LEVITTOWN >> The members of NextGen Newtown Rotary rolled up their sleeves, cranked up the tunes and got to work on Sunday morning at the homeless shelter in Levittown.
And in just four short hours, the team of young business professionals had reorganized a jam-packed 17 by 20 square foot storage shed into a more efficient space for the Family Service Association, which operates the shelter.
“Everything went great,” said Nathan Breece, a sales manager with American Insurance Agency in Newtown who helped organize the group’s second community service project. “Going into this, our fear was that we’d be here until dark. But we had a good turn out, everyone helped out and thankfully that did not happen.
“Hopefully this is going to improve their efficiency. Before, when you walked in there, it was hard to find anything,” he said. “I’m glad we were able to get this done for them.”
So is Murielle Kelly, the director of housing services for Family Service Association, who has been trying unsuccessfully for a number of years to recruit a group of volunteers for the job.
“It’s good that it’s packed full of donations and supplies,” said Kelly, “but it would be better if I knew what exactly is in there.
“We constantly need things so being able to go in there and grab it and know what we have is huge for us,” said Kelly. “If we knew what we have we could order ahead of time so we are not scrambling around. This will be a cost savings and a time management savings for us.”
Kelly couldn’t say enough about the volunteers. “We couldn’t fulfill our needs without volunteers. It helps us to focus on the clients we are servicing. If we didn’t have volunteers helping us - money-wise and time-wise - there’d be no way we could do what we do.”
The NextGen members, along with some of their kids, made quick work of the task at hand, quickly emptying the shed of its contents and then organizing it into categories, from toiletries and feminine products to diapers, clothing and food.
NextGen members Mitchell Blaak, the head trainer and owner of Blaak Out Training in Newtown, and Joe Dantone, who owns a photography business on State Street, had the job of putting together metal shelving for the inside of the shed.
And when that was done, they moved to the food detail. The two quickly sorted through five overflowing boxes of canned goods and boxed products pulling out all the expired items.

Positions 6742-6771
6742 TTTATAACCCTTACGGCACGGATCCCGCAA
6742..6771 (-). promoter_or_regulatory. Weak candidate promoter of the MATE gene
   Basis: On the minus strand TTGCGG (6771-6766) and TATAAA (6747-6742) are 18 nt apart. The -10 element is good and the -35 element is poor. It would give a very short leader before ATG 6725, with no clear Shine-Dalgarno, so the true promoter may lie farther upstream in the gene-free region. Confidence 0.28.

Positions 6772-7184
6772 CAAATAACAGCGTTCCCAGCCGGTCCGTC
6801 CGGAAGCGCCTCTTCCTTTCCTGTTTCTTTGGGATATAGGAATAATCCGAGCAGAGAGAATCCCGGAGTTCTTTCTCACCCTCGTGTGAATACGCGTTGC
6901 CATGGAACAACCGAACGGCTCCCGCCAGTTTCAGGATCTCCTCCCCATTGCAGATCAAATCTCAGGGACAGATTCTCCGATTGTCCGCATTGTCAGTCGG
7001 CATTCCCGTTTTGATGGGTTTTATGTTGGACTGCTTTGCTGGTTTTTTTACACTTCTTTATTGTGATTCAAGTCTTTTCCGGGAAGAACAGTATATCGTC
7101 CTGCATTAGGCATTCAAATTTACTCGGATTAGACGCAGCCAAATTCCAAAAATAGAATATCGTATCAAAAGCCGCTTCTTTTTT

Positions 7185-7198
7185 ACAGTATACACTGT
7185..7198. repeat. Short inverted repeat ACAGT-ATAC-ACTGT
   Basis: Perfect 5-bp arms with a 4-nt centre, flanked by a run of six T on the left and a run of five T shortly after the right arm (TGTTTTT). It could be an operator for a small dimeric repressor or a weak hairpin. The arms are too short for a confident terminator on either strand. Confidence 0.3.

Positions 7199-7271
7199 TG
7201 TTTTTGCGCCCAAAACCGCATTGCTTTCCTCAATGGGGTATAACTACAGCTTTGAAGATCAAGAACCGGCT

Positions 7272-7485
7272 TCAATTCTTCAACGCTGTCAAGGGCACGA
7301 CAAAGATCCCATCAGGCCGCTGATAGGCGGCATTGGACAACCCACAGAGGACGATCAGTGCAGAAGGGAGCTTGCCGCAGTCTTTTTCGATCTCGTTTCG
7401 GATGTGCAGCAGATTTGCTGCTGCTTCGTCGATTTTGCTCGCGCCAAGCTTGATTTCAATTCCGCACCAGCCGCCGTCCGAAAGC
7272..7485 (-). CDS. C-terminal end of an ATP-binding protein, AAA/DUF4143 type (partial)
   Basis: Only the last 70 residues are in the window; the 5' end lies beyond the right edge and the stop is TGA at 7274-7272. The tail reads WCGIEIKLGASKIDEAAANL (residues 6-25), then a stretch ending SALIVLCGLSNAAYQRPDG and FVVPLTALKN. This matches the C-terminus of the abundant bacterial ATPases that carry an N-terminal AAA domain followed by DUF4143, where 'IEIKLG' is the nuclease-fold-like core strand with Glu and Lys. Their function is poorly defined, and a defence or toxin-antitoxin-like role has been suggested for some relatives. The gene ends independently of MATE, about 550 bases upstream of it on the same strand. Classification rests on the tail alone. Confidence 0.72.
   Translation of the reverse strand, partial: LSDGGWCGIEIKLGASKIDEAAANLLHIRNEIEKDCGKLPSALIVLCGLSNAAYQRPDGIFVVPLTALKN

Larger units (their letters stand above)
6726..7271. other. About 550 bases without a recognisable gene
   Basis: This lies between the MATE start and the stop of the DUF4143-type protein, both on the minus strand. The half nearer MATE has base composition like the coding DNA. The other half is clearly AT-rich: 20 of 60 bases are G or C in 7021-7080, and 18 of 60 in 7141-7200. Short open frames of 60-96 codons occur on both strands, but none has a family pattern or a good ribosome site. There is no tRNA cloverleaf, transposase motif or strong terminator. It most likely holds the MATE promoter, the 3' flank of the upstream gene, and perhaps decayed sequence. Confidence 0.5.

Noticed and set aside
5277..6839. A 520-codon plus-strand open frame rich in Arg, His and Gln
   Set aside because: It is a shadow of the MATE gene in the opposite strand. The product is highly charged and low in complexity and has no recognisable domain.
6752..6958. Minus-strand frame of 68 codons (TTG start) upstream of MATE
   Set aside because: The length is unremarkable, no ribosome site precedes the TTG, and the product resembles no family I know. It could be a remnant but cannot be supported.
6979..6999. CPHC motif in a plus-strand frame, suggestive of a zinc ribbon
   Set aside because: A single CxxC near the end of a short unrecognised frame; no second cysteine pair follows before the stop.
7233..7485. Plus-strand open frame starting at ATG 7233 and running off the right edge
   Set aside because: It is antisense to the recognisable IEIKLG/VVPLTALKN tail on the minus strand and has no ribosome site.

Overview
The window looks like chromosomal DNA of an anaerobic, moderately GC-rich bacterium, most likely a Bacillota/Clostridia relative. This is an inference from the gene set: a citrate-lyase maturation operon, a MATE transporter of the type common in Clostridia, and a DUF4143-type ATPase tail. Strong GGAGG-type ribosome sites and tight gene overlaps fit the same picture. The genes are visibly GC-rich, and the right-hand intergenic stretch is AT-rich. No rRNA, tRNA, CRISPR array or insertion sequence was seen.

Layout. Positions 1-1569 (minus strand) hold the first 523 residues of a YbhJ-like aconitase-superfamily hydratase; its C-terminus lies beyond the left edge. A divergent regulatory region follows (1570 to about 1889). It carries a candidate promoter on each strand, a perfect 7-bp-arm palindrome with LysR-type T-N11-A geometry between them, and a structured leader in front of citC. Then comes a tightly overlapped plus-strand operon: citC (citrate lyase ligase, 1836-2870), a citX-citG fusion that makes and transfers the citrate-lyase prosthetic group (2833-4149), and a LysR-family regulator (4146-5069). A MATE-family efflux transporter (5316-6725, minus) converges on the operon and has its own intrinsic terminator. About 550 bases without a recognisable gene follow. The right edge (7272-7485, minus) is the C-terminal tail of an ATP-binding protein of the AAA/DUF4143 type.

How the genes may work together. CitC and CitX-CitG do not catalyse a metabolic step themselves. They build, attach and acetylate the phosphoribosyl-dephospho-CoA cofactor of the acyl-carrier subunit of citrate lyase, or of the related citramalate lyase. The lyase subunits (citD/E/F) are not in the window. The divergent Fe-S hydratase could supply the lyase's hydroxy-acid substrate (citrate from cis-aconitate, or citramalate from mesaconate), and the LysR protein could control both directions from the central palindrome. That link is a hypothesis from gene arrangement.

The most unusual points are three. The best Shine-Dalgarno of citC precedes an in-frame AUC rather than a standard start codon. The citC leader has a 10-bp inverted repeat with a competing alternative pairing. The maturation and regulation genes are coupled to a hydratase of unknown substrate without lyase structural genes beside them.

Nearby Danielle Wittig, the general manager at Triple Sun Spirits Company on South State Street in Newtown, was taking charge of the clothing brigade.
She quickly recruited a number of children, including two of her own, to help sort and fold clothing according to size and age. They then packed it all into containers, labeled each and then neatly stacked the containers inside the shed.
The youngsters also kept busy making activity boxes for the kids staying at the shelter. They packed each plastic box with crayons, coloring books, stickers and other fun stuff.
“We have a good army of people today, which is great,” said Wittig. “It’s making everything go that much faster. And the kids are doing a fantastic job.”
Wittig joined NextGen after hearing about it from Breece. But what really sealed the deal for her was something Rotarian Rick Rogers said.
“He said something to me that really stuck about giving back - that when you give back you feel good about it,” she said.
NextGen, an organization of young business professionals, formed earlier this year to cultivate the next generation of Rotarians and to expand Rotary’s mission of Service Above Self.
As its initial project, the group partnered with the Newtown Rotary Club, local businesses and the public to collect socks and towels for the homeless shelter.
“This is the first project we have done as a group completely on our own,” said Breece of Sunday’s storage unit project. “It feels good to now have this under our belt.”
Looking ahead, the group is already planning its next service project - a block party on South State Street to support Family Promise, a nonprofit that helps homeless and low-income families achieve sustainable independence through a community-based response.
NextGen is hoping to secure the approval of borough council this week to close a block of South State Street between Centre Avenue and Penn Street for the event on Sunday, Sept. 19.
“It’s going to be like a carnival fair atmosphere with game booths and food,” said Breece. “Several businesses have already said they will be donating a portion of their sales that day. Hopefully we’ll be able to raise a good amount of money.”